Hajime Tabata Wants To Make Final Fantasy VII-2

Cloud Exploring in Midgar for Final Fantasy VII RemakeFinal Fantasy XV director Hajime Tabata isn’t working on Final Fantasy VII Remake, but he was asked in a recent interview with Game Revolution at TGS 2017 if he’d take over the project if Square Enix were to offer the opportunity.

Here’s a snippet from the interview:

GameRevolution: Would you take over the Final Fantasy VII Remake if [Square Enix] offered that one to you?

Tabata: No.

GR: No, you wouldn’t!?

Tabata: No I wouldn’t.

GR: Can I ask why?

Tabata: It’s something I couldn’t make, myself. That’s about it.

GR: Would that be a lot of pressure?

Tabata: Final Fantasy VII is a special game.

GR: It’s the big one.

Tabata: It’s such a special numbered game that I don’t think I can remake that one. There’s so many fans out there, if I were asked to satisfy all those fans, I don’t think that’s something I could do, 100%. If [Square Enix] asked me to make a new Final Fantasy and take it in a new direction, I’d be happy to accept that one, but if they asked me to remake Final Fantasy VII — to release as if it were a modern game, just released today — no, I don’t think that’s something I can do. I think the only people who could do that are Mr. (Yoshinori) Kitase and Mr. (Tetsuya) Nomura.

GR: And you say that even though you did such a good job with Crisis Core?

Tabata: Well that wasn’t VII itself.

GR: A spinoff… a prequel.

Tabata: Yeah, it wasn’t the main game. Now, if they asked me to do Final Fantasy VII-2, that might be different.

GR: Which brings us back to your new project!

*Laughter in the room*

Tabata: We haven’t got that planned!

Source: Siliconera

Recruiting for Internal Development

Square Enix’s Business Division 1 that is in charge of developing Final Fantasy VII Remake posted core staff recruitment messages from Yoshinori Kitase, director Tetsuya Nomura, and development leader Naoki Hamaguchi on the company’s official website.

Yoshinori Kitase

Business Division 1 Executive

Business Division 1 is the section that is responsible for producing Mobius Final Fantasy and Final Fantasy VII Remake. In 1997 we completely changed the gaming scene at the time with the worldwide hit that is Final Fantasy VII. And the remake of said masterpiece is Final Fantasy VII Remake.

For this project, we aim to surpass the original work in terms of quality by increasing the number of staff to strengthen the core company development as we head into the development progress phase.

In addition to myself, we have director Nomura, scenario writer Nojima-san, and more from the original Final Fantasy VII staff lineup that continued working as staff on the production of past Final Fantasy titles, and they are now joining the team one after the other.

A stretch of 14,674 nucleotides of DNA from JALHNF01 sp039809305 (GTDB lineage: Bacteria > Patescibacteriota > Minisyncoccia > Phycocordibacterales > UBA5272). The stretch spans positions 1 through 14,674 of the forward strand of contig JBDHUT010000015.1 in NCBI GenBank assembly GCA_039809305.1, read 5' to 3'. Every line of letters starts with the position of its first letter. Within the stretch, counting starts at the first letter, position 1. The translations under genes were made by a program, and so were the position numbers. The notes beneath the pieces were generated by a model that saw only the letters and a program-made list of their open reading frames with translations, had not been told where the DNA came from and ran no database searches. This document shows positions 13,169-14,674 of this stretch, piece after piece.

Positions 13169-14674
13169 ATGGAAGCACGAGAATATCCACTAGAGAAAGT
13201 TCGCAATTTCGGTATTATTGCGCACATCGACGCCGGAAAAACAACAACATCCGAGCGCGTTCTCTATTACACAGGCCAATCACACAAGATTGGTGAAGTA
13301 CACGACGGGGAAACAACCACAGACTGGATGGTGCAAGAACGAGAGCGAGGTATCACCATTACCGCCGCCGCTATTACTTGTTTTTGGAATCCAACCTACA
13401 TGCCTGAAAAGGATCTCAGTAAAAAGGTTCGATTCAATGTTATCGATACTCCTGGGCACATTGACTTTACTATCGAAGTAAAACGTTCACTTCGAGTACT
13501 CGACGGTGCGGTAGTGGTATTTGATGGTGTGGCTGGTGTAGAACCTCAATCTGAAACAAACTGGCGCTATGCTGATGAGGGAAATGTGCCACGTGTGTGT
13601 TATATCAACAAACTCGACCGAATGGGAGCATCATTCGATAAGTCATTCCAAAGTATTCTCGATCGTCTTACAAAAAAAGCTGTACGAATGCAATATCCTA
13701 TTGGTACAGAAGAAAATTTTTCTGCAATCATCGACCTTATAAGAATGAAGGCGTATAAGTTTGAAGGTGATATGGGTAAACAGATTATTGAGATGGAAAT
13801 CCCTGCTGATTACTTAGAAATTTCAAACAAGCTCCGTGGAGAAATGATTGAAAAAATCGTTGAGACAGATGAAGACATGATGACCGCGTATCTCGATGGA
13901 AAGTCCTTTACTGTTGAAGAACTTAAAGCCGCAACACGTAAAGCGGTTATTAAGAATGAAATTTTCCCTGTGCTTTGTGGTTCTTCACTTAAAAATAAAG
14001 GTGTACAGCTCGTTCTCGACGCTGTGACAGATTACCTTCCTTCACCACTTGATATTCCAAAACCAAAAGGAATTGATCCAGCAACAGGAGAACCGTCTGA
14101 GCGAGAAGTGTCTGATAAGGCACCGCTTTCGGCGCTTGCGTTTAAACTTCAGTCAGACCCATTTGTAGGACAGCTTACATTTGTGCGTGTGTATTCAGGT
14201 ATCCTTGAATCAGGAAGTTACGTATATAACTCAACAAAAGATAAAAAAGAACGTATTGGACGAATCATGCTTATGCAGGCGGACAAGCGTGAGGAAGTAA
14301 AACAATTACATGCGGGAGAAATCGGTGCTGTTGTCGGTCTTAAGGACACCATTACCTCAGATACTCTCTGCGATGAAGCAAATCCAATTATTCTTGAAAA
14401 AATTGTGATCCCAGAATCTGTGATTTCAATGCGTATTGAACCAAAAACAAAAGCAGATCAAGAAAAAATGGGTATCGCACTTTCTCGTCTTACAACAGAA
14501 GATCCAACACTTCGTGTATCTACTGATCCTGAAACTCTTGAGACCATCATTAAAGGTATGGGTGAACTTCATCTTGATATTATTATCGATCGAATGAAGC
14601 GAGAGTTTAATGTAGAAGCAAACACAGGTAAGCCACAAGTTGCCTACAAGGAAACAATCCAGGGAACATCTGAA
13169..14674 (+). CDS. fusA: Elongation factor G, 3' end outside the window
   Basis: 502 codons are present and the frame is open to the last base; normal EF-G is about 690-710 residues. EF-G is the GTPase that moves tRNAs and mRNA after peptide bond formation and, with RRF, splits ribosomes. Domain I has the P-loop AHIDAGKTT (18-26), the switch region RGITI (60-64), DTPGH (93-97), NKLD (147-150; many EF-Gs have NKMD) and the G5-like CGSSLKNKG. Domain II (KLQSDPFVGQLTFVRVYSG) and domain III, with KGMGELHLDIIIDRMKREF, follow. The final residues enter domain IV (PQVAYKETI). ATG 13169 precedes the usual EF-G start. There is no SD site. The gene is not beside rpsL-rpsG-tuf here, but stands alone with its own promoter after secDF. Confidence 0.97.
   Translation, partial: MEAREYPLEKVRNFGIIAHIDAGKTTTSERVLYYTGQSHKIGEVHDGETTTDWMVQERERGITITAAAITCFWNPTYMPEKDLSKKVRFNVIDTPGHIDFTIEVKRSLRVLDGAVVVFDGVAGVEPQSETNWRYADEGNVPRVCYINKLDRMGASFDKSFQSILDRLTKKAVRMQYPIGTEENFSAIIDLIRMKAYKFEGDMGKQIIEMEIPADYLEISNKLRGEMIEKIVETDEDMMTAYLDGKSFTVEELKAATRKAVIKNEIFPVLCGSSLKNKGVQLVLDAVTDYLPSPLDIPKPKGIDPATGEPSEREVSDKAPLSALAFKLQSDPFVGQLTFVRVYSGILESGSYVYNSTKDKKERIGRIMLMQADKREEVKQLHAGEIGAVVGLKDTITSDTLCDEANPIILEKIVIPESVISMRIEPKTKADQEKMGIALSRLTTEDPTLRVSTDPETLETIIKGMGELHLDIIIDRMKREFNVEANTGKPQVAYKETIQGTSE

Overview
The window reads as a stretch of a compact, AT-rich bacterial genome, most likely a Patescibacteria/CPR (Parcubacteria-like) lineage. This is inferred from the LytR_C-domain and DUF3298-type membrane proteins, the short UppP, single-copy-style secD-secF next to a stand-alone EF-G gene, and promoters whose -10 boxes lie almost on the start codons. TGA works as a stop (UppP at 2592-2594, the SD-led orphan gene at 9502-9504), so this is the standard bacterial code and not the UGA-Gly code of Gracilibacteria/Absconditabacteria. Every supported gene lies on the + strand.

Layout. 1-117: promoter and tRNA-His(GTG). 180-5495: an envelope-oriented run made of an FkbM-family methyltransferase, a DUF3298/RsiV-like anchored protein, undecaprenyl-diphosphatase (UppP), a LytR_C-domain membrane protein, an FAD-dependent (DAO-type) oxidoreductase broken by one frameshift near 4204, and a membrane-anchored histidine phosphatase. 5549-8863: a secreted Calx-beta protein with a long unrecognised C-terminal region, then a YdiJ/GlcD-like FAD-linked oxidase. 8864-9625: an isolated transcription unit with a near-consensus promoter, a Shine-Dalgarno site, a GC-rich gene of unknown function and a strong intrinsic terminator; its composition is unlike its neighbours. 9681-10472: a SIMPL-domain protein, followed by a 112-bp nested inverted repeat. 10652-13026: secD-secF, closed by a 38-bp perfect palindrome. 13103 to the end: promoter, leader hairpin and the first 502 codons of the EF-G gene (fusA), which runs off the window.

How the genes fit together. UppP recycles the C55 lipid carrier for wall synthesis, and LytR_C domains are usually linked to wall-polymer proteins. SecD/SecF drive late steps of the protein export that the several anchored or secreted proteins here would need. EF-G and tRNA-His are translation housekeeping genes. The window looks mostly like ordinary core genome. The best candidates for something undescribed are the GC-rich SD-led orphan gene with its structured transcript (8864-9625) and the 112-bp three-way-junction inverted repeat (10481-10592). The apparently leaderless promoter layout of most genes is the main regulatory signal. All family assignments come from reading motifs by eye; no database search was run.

How would you like to join us, together, in the Remake of Final Fantasy VII?

We are looking forward to receiving your applications.

Tetsuya Nomura

Final Fantasy VII Remake Director

I believe that many of us developers share the same feeling that Final Fantasy VII is a special title.

Twenty years have gone by and the number of generations that aren’t familiar with Final Fantasy VII is increasing, so we must remake the game using today’s technology and systems in order to make it into a title that can last several more decades.

Reproducing the world of Final Fantasy VII in high-definition requires an extraordinary amount of time and resources, so we’ll need all the help we can get to shorten that.

As those of you concerned with the industry may already know, the number of domestic staff is significantly lower compared to that of foreign high-definition developers. Therefore, in order to further strengthen the development of this title, we must urgently recruit as much staff as possible.

By all means, please join us in delivering the world of Final Fantasy VII, once again.

Naoki Hamaguchi

Business Division 1

Final Fantasy VII Remake Development Leader

With the strong backing from producer Kitase and director Nomura’s thoughts of wanting to make Final Fantasy VII Remake into the best possible product for the fans, it’s been decided that I would step into the role of development leader in order to strengthen staff structure.

From the pursuit of a new Final Fantasy game experience that can only be made through this remaketo the graphical challenges that come from the possibilities of evolving technologies—yes, we have everything that a creator needs to create in this here environment.

I promise you that now is the best time for creators to display experience and abilities, for this title with high expectations from around the world.

The emotions I felt from playing Final Fantasy VII twenty years ago, that’s what I want to revive, as new emotions for the present generation.

I’m very much looking forward to receiving applications from those of you who feel the same way.


After posting a recruitment message for the development of Final Fantasy VII Remake, we were reminded that its development will still take a while, and Square Enix sent the extra reminder in a financial results outline.